NHS England’s proposals for new care models to provide integrated care for a local population are at odds with the existing system for commissioning and providing services brought in by the HSC Act (2012). Building on the split between purchaser and provider brought in during the 1990s, the Act made new clinical commissioning groups (CCGs) responsible for commissioning most community and hospital-based care for their local population, and made it compulsory in all but a minority of cases for them to purchase services through competitive tendering.
But it now seems that the ‘new models of care’ promoted by the Five Year Forward View (FYFV) may take on many of the functions of CCGs. After winning the bid to provide such a model, a ‘prime provider‘ (quite possibly a private company) will develop a package of care and then sub-contract out much of the actual service provision. With ‘integrated care’ and ‘new care models’, it may be that the functions of purchasing and providing are being merged, and the requirement of the HSC Act to open up the NHS ‘market’ to competition may be selectively ignored.
As a report from the Nuffield Trust points out, new care models open the way for the involvement of large commercial prime providers because, compared with the NHS, they can afford to take on the considerable financial risks involved. But now competition may be something of a millstone for such providers. It’s noticeable that the government speaks less these days about ‘competition’ and more about ‘collaboration’. It will be interesting to see whether Section 75 of the HSC Act (the part that makes competitive tendering compulsory) will now be amended.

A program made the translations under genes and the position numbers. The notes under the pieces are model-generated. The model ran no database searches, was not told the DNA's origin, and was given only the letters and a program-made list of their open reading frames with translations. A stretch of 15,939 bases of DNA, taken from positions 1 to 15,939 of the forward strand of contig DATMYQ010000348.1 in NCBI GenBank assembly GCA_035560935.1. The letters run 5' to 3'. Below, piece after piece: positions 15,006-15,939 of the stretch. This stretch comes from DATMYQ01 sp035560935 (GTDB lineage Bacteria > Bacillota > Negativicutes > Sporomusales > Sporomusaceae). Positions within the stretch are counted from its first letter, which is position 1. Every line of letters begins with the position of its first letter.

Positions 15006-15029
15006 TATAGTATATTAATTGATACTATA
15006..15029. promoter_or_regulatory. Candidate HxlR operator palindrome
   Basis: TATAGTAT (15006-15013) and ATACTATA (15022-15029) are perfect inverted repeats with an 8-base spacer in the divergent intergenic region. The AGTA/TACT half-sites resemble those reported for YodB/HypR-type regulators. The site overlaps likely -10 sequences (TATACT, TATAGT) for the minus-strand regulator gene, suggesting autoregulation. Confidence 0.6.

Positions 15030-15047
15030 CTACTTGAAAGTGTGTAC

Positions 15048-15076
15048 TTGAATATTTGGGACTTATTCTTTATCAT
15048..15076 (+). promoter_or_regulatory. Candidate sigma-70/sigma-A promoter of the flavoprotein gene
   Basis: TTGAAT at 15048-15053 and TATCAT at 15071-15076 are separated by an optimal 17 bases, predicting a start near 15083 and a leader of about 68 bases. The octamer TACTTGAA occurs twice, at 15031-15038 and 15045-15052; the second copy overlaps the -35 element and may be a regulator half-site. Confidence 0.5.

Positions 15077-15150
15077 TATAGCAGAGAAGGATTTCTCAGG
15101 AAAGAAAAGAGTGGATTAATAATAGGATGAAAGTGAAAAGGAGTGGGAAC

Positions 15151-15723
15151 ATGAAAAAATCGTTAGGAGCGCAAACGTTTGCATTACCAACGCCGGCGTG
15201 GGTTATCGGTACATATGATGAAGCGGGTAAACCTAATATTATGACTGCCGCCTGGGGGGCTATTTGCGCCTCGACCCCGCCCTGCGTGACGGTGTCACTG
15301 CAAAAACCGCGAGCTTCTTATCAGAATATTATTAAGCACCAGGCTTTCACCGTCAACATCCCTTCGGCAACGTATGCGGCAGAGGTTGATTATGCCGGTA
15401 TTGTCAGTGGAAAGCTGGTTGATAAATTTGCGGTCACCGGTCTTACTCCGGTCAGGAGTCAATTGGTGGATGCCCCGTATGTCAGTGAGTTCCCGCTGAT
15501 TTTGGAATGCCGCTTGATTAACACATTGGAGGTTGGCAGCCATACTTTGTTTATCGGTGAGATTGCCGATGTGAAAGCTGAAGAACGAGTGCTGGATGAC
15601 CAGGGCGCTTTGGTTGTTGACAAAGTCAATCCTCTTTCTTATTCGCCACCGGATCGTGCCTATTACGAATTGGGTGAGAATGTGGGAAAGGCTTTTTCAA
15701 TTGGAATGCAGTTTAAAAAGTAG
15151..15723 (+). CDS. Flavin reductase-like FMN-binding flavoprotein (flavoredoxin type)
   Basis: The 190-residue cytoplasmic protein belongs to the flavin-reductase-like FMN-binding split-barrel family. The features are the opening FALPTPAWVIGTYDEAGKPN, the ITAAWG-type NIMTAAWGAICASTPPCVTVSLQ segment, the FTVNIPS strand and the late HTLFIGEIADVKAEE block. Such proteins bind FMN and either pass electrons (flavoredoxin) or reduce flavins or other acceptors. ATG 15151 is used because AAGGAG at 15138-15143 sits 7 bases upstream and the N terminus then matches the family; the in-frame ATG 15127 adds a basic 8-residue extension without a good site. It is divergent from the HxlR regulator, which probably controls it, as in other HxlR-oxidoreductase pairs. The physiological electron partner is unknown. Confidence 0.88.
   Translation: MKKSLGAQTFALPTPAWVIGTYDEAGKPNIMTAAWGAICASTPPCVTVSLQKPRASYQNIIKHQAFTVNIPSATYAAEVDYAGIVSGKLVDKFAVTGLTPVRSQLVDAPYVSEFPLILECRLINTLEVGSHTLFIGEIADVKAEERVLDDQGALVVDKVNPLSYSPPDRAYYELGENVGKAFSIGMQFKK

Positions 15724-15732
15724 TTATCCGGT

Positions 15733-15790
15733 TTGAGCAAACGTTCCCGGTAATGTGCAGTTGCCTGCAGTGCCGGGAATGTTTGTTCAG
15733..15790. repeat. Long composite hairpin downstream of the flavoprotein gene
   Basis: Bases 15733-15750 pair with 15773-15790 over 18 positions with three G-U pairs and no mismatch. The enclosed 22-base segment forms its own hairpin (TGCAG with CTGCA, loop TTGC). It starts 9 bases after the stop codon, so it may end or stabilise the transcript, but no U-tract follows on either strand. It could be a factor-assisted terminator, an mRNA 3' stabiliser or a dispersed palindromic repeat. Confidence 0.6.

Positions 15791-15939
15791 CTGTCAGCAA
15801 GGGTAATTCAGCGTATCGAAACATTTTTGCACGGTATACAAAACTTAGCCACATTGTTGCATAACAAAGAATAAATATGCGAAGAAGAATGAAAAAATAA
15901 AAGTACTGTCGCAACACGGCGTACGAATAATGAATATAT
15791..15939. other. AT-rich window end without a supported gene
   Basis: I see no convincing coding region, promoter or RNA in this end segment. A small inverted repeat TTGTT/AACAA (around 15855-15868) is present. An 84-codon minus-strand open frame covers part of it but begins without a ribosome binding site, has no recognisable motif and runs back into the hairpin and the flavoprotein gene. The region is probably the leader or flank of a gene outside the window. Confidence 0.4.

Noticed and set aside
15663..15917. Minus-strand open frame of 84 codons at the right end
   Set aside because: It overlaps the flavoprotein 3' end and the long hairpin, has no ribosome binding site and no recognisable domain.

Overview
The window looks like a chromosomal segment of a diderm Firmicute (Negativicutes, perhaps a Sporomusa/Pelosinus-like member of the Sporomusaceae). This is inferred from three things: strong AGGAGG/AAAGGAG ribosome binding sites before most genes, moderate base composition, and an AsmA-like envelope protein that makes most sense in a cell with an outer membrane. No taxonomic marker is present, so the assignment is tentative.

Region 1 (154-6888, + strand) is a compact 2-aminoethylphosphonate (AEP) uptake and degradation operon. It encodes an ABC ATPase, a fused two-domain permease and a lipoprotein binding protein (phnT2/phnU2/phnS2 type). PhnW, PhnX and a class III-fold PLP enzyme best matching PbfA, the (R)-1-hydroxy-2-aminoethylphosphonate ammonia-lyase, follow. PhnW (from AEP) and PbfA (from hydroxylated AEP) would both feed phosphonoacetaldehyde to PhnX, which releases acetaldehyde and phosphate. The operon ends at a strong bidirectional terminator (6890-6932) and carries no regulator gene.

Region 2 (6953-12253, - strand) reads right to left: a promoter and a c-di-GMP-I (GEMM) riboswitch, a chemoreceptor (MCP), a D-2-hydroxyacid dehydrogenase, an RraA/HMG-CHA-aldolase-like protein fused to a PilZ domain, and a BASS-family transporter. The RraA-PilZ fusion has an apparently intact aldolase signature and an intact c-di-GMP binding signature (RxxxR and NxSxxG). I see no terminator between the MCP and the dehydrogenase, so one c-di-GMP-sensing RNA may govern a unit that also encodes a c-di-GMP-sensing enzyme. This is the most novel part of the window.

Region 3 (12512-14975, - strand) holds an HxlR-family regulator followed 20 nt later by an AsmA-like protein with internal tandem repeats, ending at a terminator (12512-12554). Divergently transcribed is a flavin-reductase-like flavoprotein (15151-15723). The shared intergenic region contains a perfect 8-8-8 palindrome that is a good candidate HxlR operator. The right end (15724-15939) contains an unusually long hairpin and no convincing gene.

Much of the FYFV appears to be influenced by the work of the US-based consultancy firm McKinsey, commissioned by the Labour government to advise on making the NHS more efficient, and later, heavily involved in Conservative preparations for the Health and Social Care Act (2012). The firm’s report Achieving World Class Productivity in the NHS 2009/10-2013/14 suggested that measures that appear in the FYFV, like shifting services out of hospitals and reducing demand for health care by promoting ‘self care’ (as well as rationing health care, dropping some services and cutting 10% of the workforce, not explicitly mentioned in the FYFV), could save up to £4 billion a year.
However, McKinsey’s suggestions are little more than a series of assertions – they are rarely backed by evidence – nor have they been properly studied to show any potential costs and disadvantages. Even one of McKinsey’s directors has been heard to say “there isn’t much [that’s] evidence based about models of community care” (the same models that McKinsey wants the NHS to adopt). What goes without saying is that the suggestions by McKinsey and others for radically changing the NHS provide plenty of work for management consultants.